Use of web 2.0 technologies for teaching and learning in selected Federal Universities in Southwest Nigeria.
Ayooluwa, Kolawole Priscilla.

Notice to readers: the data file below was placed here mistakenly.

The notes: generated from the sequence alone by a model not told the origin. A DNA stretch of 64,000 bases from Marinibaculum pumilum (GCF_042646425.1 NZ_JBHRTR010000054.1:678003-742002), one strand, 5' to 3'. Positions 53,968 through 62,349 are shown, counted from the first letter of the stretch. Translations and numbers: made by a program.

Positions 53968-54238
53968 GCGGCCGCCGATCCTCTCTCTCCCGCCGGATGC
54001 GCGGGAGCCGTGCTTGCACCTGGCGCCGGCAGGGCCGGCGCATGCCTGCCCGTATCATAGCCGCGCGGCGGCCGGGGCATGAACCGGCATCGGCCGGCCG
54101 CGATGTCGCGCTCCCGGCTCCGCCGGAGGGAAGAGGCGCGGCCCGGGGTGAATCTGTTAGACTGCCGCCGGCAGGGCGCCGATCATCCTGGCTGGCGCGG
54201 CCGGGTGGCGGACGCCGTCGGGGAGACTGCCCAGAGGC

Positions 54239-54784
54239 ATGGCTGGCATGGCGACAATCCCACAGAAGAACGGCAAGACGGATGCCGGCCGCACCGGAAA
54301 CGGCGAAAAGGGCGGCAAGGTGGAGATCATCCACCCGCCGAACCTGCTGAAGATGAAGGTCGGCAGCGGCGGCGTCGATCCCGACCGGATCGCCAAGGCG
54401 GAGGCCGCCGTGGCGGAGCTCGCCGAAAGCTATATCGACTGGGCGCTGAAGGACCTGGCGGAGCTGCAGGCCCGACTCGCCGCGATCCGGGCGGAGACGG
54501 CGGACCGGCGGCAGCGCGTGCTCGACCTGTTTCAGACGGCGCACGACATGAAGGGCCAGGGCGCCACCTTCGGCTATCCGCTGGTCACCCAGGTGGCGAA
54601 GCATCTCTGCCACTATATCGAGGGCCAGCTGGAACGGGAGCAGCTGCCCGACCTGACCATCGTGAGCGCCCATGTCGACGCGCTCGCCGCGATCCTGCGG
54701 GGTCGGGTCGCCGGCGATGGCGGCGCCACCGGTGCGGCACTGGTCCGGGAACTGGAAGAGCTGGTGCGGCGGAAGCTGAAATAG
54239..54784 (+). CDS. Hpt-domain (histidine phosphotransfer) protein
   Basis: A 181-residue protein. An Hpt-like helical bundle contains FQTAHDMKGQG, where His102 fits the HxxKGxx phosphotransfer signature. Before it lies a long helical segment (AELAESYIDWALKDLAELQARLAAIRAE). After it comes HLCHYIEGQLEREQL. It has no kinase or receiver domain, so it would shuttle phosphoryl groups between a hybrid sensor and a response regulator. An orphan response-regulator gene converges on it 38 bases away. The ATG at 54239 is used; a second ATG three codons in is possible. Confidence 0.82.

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This study investigated the extent of use of Web 2.0 technologies for teaching and learning (TAL) purposes in selected federal universities in southwest Nigeria. The study addressed the following research questions: What kinds of Web 2.0 technologies are used by academic staff and students, and for what purposes? To what extent are Web 2.0 technologies integrated into TAL in Nigerian universities? How does system quality, information quality and service quality influence attitude towards the use of Web 2.0 technologies for TAL in the federal universities? How does attitude influence intention to use Web 2.0 technologies for TAL in the federal universities? How does media synchronicity influence intention to use Web 2.0 technologies for TAL in the federal universities? What net benefits can be derived from the use of Web 2.0 technologies for TAL purposes? The study was guided by a blend of theoretical frameworks that included the updated DeLone and McLean model; the Media Synchronicity Theory and Technology Acceptance Model. The study adopted the post-positivist paradigm and employed the mixed methods approach with quantitative method as dominant over qualitative method. A convergent mixed method design was employed along with the survey research design using structured questionnaires and semi-structured interviews to collect quantitative and qualitative data respectively. The population of the study comprised of undergraduate students and academic staff drawn from two purposively selected federal universities in Southwest Nigeria. Survey questionnaires were used to collect data from 195 academic staff and 331 undergraduate respondents, while interviews were used to elicit data from 8 heads of faculties and 8 faculty librarians. Quantitative data was analysed using descriptive statistics and SPSS while qualitative data was analysed using thematic analysis. Results of quantitative data analysis were presented using tables and charts while the results of the qualitative data analysis were presented in narrative description. Reliability and validity of survey instruments were ascertained through pre-test of data collection instruments and Cronbach Alpha test respectively. Response rates of 81.3% for academic staff, 93.8% for students and 87.5% for faculty heads and librarians respectively were achieved. The findings revealed a high level of awareness and use of Web 2.0 technologies among academic staff and students. The findings further established frequent or occasional use of Web 2.0 technologies such as Wikipedia, Instant messaging, Facebook, WhatsApp, YouTube, LinkedIn, Skype and blogs. The findings also revealed that students were more enthusiastic about the use of Web 2.0 than academic staff. Moreover, the findings revealed that service quality, information quality, and system quality jointly influenced attitude towards the use of Web 2.0 technologies for TAL. The findings revealed a significant positive relationship between attitude, media synchronicity and intention to use Web 2.0 and net benefits of using Web 2.0 for TAL purposes. The findings established system, information and service quality, net benefits, attitude, intention to use and media synchronicity as major factors influencing academic staff and students‟ use of Web 2.0 in Nigerian federal universities. The originality of the study is based on the following facts: it examined a wide range of Web 2.0 technologies not covered in previous studies; it demonstrated an increase in the level of awareness and use of the technologies among academics and students particularly for TAL purposes; and provided a framework for developing Web 2.0 TAL models particularly for developing countries. The study makes significant contribution in the areas of policy, theory and practice. From the policy perspective, the study contributes towards the design policies that will support the integration and use of Web 2.0 technologies for TAL. Theoretically the study contributes towards laying a foundation to guide the design of models on information technology utilisation especially the Web 2.0 and particularly for studies conducted in developing countries. With regard to practice, the study contributes towards improving TAL activities and enlightening academics and students on various Web 2.0 technologies‟ usefulness for TAL purposes. Based on the research findings, the following conclusions are drawn: the use of Web 2.0 technologies for TAL purposes was still low in the Nigeria universities surveyed; and that, attitude is an important factor that is most likely to influence the future use of Web 2.0 by academic staff and students. In addition, integrating Web 2.0 technologies that have greater benefits for TAL purposes is most likely to aid academic staff and students‟ intention to use the technologies. The study makes the following recommendations from policy, practical and theoretical perspectives: from the policy perspectives, the university should consider the development of institutional policy on the integration of Web 2.0 in TAL activities. As far as practice is concerned, the university should consider putting in place a programme of capacity building to equip academic staff and students with skills needed to make effective use of Web 2.0 for TAL purposes. In addition, a programme of creating awareness about the utility of Web 2.0 technologies among academic staff and students for TAL purposes should be prioritized. From the theoretical perspectives, it is recommended that the gaps identified in literature and in the theories reviewed, should be further investigated in future research. Such gaps include among others: investigation on specific use of different Web 2.0 technologies for TAL in Nigerian universities; use of theories and qualitative approaches to investigate use of Web 2.0 among academics and students; identification of the most effective methods of integrating Web 2.0 technologies into TAL activities; and expanding studies to include postgraduate students.